Rodrigo y Gabriela - October 18th, 2007 - Electric Factory, Philadelphia, PA
By: Christa Titus
Metal lovers already know the genre is a more evolved than some media outlets would like people to think. The screaming isn't (always) senseless, the artists aren't inherently thuggish, and sketchy bathing habits are often the result of hard touring. Orchestras turning rock songs into opuses are now the norm, and the communities that metal has touched are as diverse as bluegrass outfit Iron Horse paying homage to Metallica. But those who spent their formative years wearing Aqua Net and denim jackets still cock their heads when music associated with yuppies takes a metal detour.
The Electric Factory hosted two acts Oct. 18 whose sounds are completely off the hard-beaten path of metal, which accounted for why the audience contained thirty-somethings that are more subdued than the ones populating Judas Priest concerts. Alex Skolnick Trio, as the supporting for acoustic duo Rodrigo y Gabriela, gave a 40-minute warmup, and we'll bet a Jager shot that most of the crowd didn't realize a revered thrash guitarist was noodling onstage. Opening with Scorpion's "Still Loving You," the song in its jazz incarnation was barely recognizable, save for a faint melody. The threesome of guitarist Skolnick, drummer Matt Zebroski and upright-bass player Nathan Peck weren't 10 minutes into their set with Zebroski indulgedi n a solo, and my musician companion noted that the drummer didn't do much to direct the trio's vibe.
Skolnick and co. were about a laid-back, bachelor-pad smooth groove, one that would cozily fit in the background of your local Starbucks—overtly complicated, look-what-we-can-do riffings were not the point. Aside from original tunes "The Wizard" and "Last Day in Paradise," the band gave Ozzy Osbourne's "Revelation (Mother Earth)" the mellow jazz treatment and closed with an animated "Detroit RockCity" by Kiss. Throughout, Skolnick played a gracious leader who thanked the headliners for the touring opportunity and promoted newalbum "Last Day in Paradise," which shows that the veteran artist knows that no matter how established he is, he's only as good as his last gig.
We didn't receive a set list for Rodrigo y Gabriela, so naming which songs they performed from their self-titled album is a tough call because of their repetitive nature. The pair had a no-frills production of two chairs, two mics and two acoustic guitars, so they were as stripped-down as you could get. "Tamacun" and galloping, madcap "Diablo Rojo" made the cut, and when you get down to it, they are the album's go-to tracks anyway. The latter had people dancing in whatever awkward fashion they thought matched the beat—busting out faux flamenco dance moves hardly comes natural, and the percussive song is a swing-your-pardner Mexican hoedown. It didn't stop a fewhead bangs from being thrown, albeit nothing of the whiplash kind.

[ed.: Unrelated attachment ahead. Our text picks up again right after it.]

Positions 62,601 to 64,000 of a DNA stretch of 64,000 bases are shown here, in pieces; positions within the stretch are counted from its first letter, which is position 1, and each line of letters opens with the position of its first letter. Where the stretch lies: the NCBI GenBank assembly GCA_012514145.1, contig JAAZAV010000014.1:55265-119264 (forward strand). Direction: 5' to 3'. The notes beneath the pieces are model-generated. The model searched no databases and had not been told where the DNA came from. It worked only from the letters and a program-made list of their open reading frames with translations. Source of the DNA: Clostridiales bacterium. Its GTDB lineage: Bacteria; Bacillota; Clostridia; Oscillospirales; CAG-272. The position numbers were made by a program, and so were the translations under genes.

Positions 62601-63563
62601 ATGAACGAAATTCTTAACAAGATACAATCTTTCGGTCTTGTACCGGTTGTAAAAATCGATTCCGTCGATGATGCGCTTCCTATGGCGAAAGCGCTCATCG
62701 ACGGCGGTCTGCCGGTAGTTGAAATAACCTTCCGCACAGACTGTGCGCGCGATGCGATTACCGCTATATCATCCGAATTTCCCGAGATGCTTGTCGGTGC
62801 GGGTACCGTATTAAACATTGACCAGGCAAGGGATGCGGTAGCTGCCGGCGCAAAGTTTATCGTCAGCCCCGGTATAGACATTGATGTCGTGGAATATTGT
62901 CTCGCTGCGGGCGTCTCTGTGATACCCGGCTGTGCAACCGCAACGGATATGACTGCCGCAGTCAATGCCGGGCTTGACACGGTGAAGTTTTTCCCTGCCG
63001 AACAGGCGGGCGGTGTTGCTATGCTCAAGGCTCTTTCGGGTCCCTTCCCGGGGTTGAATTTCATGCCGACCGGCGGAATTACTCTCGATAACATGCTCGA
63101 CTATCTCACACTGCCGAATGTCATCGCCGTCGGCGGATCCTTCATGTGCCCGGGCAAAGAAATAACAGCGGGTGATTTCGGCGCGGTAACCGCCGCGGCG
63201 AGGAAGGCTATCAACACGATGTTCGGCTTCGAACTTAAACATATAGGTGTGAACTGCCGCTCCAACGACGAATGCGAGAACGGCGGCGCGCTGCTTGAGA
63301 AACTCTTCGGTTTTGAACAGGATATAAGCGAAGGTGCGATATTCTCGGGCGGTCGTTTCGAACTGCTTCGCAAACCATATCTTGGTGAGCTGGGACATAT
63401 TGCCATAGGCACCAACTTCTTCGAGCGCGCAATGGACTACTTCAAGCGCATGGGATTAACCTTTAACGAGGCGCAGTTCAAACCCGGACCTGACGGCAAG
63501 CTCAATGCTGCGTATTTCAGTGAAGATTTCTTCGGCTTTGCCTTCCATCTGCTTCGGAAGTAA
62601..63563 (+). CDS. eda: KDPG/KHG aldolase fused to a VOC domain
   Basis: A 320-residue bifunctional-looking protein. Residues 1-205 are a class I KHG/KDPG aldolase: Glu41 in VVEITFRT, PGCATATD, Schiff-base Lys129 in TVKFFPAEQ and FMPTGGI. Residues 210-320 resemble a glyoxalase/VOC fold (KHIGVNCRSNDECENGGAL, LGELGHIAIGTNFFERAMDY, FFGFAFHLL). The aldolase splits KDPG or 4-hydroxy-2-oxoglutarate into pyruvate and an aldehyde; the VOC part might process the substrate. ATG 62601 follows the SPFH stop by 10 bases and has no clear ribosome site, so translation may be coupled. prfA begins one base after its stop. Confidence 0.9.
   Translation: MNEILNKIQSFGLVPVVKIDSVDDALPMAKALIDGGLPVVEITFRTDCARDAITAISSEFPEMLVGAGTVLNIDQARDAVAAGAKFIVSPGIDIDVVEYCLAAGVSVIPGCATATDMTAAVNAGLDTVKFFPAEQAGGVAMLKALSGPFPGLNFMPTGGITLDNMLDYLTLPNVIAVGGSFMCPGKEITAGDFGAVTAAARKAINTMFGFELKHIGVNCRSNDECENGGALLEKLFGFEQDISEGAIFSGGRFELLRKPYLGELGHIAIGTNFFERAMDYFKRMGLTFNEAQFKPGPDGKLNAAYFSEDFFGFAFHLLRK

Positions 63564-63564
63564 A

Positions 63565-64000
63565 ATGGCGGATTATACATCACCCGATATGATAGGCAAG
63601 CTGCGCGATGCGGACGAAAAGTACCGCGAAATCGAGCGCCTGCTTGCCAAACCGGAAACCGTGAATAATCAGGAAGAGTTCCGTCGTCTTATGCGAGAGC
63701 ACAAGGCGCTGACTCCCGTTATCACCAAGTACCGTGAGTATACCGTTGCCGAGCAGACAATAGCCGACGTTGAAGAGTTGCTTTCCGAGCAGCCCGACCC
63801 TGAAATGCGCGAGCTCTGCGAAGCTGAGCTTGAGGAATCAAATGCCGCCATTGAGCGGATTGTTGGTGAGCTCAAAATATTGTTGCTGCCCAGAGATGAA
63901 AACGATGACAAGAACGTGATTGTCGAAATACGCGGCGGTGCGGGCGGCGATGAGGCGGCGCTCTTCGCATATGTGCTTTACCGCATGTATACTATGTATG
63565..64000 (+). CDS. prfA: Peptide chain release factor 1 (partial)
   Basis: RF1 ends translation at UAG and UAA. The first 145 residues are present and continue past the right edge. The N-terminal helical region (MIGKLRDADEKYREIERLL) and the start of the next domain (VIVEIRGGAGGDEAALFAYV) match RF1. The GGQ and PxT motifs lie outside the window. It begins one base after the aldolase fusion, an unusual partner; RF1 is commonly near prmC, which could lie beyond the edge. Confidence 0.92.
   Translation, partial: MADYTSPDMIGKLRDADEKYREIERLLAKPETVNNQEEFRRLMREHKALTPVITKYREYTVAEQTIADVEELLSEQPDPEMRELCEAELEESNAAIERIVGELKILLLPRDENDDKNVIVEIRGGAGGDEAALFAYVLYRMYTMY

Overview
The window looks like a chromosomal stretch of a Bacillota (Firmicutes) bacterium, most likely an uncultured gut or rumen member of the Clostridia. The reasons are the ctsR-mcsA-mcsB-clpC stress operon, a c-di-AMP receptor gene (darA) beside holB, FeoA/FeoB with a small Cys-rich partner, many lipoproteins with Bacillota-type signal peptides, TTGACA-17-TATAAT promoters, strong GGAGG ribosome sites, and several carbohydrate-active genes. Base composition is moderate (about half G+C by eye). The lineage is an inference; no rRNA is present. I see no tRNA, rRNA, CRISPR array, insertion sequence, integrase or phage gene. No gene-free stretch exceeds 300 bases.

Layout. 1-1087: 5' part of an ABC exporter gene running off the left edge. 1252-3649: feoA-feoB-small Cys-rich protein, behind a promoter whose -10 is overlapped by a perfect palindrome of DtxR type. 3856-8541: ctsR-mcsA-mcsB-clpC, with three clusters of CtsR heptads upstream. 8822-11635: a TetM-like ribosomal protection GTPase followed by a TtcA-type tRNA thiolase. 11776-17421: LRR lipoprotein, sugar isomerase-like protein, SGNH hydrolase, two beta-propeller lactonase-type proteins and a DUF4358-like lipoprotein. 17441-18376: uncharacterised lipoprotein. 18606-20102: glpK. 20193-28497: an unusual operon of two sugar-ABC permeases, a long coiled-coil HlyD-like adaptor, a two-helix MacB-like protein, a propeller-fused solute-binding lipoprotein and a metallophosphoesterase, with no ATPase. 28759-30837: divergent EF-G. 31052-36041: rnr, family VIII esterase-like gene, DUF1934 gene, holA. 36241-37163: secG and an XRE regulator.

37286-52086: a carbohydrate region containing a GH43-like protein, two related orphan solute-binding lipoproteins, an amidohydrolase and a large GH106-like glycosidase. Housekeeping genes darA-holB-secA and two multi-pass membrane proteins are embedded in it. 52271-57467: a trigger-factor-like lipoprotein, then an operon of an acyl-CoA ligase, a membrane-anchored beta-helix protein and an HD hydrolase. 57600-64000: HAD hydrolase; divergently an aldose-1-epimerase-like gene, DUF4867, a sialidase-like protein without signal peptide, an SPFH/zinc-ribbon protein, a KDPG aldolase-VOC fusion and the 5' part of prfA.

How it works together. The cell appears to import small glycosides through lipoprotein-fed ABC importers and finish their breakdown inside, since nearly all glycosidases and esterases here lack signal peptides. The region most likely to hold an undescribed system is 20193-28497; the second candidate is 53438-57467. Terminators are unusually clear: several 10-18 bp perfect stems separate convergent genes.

Sonic markers were best-found in the snatches of cover tunes populating the set, with Metallica being the band du jour. "Battery,""Orion," "Wherever I May Roam," "Ride the Lightening," "Master of Puppets" and "One" popped up here and there, always receiving an appreciative holler. Slayer's "Reign in Blood," Deep Purple's "Smokeon the Water," Pink Floyd's "Wish You Were Here" and Led Zeppelin's "Stairway to Heaven" also appeared. Hearing Kerry King's guitar gone Spanish sounded odder than the tick-tock guitar knocks of "Orion," but we once heard Diecast make Kenny Loggins' "Danger Zone" sound cool live, so anything originating as metal usually comes out ahead in aninterpreter's hands.
Speaking of interpreters, R and G don't speak the smoothest English,but they've figured out how to traverse the language barrier by dropping the word "fuck." A lot. They used it like random punctuation with comedic results, like Rodrigo explaining that one song was being jokingly called "Fuck the Visa Department" since the organization had kept him from re-entering the States when his name matched a criminal's.
From a big-picture point of view, Rodrigo y Gabriela puts a fresh twist on an old sound, and they're bringing together world music and metal audiences, which could spark innovations in rock. The pair is obviously talented and passionate, and Gabriela being an equal on her guitar helps level the playing field for females. As entertaining asthe duo is, its own songs become linear stacked one on top of the other. With a new album in pre-production, we wonder if the twosome will push itself on the songwriting front by further developing their style or bringing in other instrumentation to flesh it out. A versatile producer can run with the head-start R and G have on thei nternational stage. Rick Rubin's producing the next Metallica record. . . maybe he'll be available . . .